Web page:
Bill Calls for Better Quality Utility Poles in Wake of Sandy

Gathering at the South Orange Department of Public Works on Tuesday are, from left: Maplewood Committeeman Marlon Brownlee, West Caldwell Mayor Joseph Tempesta Jr., Millburn Mayor Sandy Haimoff, East Hanover Mayor Joseph Pannullo, Assemblywoman Mila Jacey, Assemblyman John McKeon, South Orange President Alex Torpey, South Orange Trustee Howard Levison and Madison Mayor Bob Conley. Credits: Amy Kiste Nyberg

[UPDATES with comment from PSE&G.] SOUTH ORANGE, N.J. – Utility companies would be required to upgrade the quality of their poles under a bill announced by Assemblyman John McKeon at a news conference on Tuesday morning.

McKeon, D-Essex/Morris, also unveiled a bill that would direct the Board of Public Utilities to conduct a study to determine what type of replacement poles are needed to improve utility infrastructure. He said these bills would be part of a package of legislation taking a “comprehensive approach” to problems encountered during Hurricane Sandy.

He said he is hoping that state Legislature will move forward on the proposals in January.

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McKeon was joined by his colleague in the Assembly, Mila M. Jacey, a Democrat who also represents the 27th District, along with municipal officials. The South Orange Department of Public Works building was selected as the site of the news conference because several DPW workers were trapped there during the storm by a downed tree and live wires, and according to South Orange Village President Alex Torpey, Public Service Electric & Gas emergency dispatchers “refused to even send out a crew to take a look at the problem, much less fix it.”

Karen Johnson, a spokeswoman for PSE&G said she could not comment yet on McKeon's proposal because company officials have not had time to review it. "However, I can tell you all of our poles and other outside electrical equipment meets the National Electric Safety Code standards,” she said.

A representatives for New Jersey Center Power & Light was not available to comment prior to publication.

McKeon said his attention to the quality of materials was fueled in part by conversations with out-of-state utility workers. He said one crew from Michigan asked him, “How is it your state allows utility companies to put up such flabby poles?”

According to McKeon, pole quality is rated from one (best) to 10 (worst) in terms of materials, circumference and weight. “The quality of poles we are using in New Jersey are less than the best they can be,” he said. “As far as distribution poles are concerned, we use a quality of five.”

He noted that during the storm, PSE&&G lost about 6,700 poles and JCP&L lost about 3,000 poles.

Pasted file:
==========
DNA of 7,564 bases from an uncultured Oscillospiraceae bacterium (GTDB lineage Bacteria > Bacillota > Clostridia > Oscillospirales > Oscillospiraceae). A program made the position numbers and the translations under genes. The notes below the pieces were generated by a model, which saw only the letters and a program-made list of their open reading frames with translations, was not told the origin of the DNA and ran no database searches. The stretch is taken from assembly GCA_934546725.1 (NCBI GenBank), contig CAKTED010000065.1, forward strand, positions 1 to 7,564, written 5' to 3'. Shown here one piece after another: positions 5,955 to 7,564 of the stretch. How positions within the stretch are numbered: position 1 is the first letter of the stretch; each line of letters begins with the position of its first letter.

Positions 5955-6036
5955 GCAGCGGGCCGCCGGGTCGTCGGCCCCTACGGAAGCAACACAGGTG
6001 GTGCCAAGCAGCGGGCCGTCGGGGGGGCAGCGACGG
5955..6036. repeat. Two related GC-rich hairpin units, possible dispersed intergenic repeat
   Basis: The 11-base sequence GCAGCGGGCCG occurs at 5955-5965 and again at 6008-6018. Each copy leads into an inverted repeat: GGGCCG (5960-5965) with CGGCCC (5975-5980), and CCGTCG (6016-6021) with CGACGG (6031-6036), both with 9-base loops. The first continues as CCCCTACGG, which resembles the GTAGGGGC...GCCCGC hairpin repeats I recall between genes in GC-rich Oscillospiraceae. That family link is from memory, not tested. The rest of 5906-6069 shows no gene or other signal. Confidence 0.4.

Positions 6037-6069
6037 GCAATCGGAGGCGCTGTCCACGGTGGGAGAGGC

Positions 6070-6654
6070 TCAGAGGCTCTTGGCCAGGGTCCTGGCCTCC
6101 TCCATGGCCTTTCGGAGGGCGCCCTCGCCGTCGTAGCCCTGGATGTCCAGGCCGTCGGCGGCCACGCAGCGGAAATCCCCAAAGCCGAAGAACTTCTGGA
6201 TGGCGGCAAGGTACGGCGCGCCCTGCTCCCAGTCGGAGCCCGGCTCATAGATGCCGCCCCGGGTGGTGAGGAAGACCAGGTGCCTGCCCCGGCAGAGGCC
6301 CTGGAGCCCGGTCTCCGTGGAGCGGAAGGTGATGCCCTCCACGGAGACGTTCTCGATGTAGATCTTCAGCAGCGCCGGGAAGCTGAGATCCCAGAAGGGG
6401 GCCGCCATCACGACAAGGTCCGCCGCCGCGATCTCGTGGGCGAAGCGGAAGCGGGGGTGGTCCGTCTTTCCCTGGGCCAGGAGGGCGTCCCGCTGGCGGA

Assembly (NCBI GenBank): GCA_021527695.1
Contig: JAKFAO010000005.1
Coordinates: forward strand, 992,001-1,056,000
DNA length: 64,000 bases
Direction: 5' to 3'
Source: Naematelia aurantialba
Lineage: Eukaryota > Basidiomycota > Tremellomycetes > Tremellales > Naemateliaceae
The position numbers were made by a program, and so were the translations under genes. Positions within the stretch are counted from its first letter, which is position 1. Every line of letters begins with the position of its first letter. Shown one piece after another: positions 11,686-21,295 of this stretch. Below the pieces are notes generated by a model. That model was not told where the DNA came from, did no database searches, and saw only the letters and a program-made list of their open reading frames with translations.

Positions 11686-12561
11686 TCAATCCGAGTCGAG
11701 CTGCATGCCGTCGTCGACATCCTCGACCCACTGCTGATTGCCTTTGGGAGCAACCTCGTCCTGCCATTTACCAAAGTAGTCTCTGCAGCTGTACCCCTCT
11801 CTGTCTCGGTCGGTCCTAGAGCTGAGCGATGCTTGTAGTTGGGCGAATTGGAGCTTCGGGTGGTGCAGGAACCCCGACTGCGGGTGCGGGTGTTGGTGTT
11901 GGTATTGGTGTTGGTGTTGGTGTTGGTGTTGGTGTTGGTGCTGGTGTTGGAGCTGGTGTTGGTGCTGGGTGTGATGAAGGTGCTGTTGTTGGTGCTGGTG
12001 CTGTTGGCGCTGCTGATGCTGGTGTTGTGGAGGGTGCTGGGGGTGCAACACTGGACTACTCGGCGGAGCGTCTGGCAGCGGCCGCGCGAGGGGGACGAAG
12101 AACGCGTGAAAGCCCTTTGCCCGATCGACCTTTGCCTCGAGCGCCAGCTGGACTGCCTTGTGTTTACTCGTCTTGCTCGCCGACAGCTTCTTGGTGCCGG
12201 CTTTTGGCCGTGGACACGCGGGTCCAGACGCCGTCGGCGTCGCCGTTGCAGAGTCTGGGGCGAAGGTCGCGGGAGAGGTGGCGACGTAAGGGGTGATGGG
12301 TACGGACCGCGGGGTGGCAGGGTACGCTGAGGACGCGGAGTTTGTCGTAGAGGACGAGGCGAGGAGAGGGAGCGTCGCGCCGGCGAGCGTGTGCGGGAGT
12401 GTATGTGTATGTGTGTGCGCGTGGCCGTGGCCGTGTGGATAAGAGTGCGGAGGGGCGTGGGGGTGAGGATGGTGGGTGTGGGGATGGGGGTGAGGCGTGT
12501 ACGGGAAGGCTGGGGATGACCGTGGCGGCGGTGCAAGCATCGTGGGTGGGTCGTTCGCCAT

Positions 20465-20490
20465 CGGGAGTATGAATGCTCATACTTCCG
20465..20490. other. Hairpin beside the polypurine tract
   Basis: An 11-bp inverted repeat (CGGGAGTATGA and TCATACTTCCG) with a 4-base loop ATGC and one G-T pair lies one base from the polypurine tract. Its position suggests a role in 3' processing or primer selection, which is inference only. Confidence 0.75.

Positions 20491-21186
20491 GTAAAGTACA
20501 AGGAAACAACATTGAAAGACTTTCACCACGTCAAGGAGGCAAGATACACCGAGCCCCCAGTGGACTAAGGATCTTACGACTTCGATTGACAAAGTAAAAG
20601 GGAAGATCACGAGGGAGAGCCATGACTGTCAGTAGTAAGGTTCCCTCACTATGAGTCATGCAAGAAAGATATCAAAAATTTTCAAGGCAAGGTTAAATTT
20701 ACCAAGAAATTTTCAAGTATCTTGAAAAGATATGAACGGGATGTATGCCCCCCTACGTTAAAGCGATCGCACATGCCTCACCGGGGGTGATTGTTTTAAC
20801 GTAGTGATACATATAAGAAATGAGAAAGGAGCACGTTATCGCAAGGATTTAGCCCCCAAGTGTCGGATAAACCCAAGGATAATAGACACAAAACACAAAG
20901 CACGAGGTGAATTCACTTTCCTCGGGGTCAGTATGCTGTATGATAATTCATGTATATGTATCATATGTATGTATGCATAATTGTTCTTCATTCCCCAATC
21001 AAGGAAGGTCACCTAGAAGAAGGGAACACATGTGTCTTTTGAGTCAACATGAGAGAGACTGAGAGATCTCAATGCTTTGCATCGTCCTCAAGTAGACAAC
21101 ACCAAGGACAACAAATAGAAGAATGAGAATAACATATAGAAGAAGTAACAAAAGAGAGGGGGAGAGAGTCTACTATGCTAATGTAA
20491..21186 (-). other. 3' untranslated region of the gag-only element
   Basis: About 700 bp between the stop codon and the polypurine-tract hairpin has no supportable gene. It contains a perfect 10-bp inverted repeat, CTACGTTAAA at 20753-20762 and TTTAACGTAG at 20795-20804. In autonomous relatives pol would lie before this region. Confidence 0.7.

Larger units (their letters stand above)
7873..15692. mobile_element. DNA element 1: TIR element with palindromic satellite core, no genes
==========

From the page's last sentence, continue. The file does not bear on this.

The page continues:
“We need to call them to task,” McKeon said of the utility companies. Jacey reiterated McKeon’s call to action. “I think this is a really good time to take the lead in making sure our constituents are well cared for and better served by the utility companies.”

Municipal officials who spoke echoed his concerns about infrastructure, but they also were critical of communication and with information provided by utility companies.

Torpey, of South Orange, noted that problems with “lack of consistent and reliable information coming from our utility company, PSE&G,” were problems last year as well. He said that while communities can work at the local level to improve emergency preparedness, “we need a commitment from everybody to step up and do better so that next time, we’re better prepared.”

Madison Mayor Bob Conley, whose borough has its own utility company, agreed that local preparations are key. “A quick recovery is what you do on a sunny day, not a stormy day,” he said.

But it was East Hanover Mayor Joseph Pannullo who most clearly expressed frustration with the utility companies’ performance. He noted that his community was without power for 14 days, and during that time he slept in his office with his cell phone on his chest.

“JCP&L is an inferior electric company,” he said. “They should not be purveyors of electricity in this state.”  He said he would give the utility companies a grade of A. “A is for awful,” he clarified.

Torpey said he plans to launch a website that would centralize information about efforts by municipalities and the state to implement changes for the BPU and the utility companies.

The reporter is participating in a hyperlocal journalism partnership between The Alternative Press and Seton Hall University's Department of Communication & The Arts.

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